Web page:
Prescription drugs change healthcare spending patterns
The 1% of Americans who spend the most on medical care experienced a 4% drop in their share of the nation's overall healthcare spending from 1996 to 2003-the first such decline in three decades, according to a study by researchers at the Agency for Healthcare Research and Quality (AHRQ) in Rockville, MD. In addition to providing some terrific cost and utilization data, the findings suggest that prescription drug spending is rising across a large segment of healthcare users, whereas the proportion of healthcare costs related to hospital inpatient care in a more concentrated population is growing more slowly. A significant shift in healthcare spending patterns could alter the effectiveness of policies and care management programs aimed at containing healthcare costs.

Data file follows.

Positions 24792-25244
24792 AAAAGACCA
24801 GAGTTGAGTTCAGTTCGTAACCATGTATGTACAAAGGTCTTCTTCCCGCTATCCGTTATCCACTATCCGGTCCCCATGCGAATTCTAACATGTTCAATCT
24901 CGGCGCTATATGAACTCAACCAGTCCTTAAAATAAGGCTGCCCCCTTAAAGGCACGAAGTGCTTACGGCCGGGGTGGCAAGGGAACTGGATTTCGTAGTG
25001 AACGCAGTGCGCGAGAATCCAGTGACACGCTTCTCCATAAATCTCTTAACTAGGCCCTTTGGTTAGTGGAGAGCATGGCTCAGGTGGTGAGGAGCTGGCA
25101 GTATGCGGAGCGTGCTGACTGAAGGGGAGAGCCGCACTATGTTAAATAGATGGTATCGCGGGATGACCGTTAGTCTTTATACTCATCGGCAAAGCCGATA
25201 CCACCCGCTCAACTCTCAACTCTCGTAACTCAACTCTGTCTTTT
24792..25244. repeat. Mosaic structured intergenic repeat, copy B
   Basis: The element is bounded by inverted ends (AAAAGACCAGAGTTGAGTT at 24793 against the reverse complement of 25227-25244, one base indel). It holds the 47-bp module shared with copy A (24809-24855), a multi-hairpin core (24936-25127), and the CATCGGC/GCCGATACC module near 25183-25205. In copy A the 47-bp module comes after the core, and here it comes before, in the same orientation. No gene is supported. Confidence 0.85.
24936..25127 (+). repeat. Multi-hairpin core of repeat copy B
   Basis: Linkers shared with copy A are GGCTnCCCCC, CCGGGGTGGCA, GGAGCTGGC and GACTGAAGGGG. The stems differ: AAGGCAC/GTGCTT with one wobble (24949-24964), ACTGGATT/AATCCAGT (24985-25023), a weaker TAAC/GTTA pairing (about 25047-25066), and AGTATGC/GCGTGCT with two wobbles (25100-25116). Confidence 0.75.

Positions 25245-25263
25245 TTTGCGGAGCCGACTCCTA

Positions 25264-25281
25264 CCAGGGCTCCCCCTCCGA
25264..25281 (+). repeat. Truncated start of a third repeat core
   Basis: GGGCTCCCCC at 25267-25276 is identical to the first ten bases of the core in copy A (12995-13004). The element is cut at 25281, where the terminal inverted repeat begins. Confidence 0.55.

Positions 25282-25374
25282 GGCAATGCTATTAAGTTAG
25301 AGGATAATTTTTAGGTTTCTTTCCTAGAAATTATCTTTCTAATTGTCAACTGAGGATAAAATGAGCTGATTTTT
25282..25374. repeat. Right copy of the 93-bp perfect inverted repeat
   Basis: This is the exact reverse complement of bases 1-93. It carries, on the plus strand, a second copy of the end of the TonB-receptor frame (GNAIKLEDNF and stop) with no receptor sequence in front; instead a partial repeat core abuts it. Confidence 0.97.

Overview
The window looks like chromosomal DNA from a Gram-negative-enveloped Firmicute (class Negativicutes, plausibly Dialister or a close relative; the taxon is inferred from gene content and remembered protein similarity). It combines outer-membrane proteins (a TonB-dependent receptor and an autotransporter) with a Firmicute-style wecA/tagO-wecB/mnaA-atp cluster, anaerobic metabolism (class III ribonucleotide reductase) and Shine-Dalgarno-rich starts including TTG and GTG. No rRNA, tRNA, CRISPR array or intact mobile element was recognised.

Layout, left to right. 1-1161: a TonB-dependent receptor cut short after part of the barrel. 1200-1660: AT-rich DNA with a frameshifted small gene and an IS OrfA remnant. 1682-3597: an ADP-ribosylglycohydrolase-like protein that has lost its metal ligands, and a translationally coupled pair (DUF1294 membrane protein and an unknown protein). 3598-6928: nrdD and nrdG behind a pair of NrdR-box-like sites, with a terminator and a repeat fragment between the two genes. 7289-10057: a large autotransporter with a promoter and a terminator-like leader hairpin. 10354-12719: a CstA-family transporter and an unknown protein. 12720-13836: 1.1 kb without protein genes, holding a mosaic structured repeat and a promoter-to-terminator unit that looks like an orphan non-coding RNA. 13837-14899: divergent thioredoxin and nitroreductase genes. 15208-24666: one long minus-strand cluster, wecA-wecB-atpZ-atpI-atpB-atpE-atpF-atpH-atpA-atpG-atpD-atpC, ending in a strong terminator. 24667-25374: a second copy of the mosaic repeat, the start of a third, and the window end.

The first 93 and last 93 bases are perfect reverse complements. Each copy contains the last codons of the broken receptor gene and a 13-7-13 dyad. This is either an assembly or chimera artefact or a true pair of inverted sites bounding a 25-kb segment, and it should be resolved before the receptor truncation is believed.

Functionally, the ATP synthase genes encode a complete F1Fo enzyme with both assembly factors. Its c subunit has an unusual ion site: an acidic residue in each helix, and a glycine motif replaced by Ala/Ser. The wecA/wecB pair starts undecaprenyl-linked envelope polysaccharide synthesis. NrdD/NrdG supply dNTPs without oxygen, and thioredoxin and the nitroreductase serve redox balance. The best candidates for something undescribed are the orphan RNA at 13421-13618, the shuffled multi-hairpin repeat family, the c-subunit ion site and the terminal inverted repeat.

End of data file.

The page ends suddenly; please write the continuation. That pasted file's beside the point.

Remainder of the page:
- Senators Hear How Two-Midnight Rule Harms Patients, Hospitals
- 3 Management Lessons from a Supermarket Debacle
- Handshaking Spreads Germs. Get Over It.
- Healthcare Costs Start With What We Eat
- Hospitals Likely to Outsource ICD-10 at Launch
- IOM Identifies GME Problems, Calls for Finance Changes
- CMS Confirms ICD-10 Deadline
- Anatomy of 3 Health System Rebranding Efforts
- Premium Subsidy Fight Creating Uncertainty for Hospitals, Health Plans
- Medicare Advantage Carriers See 'No Choice' But to Accept Cuts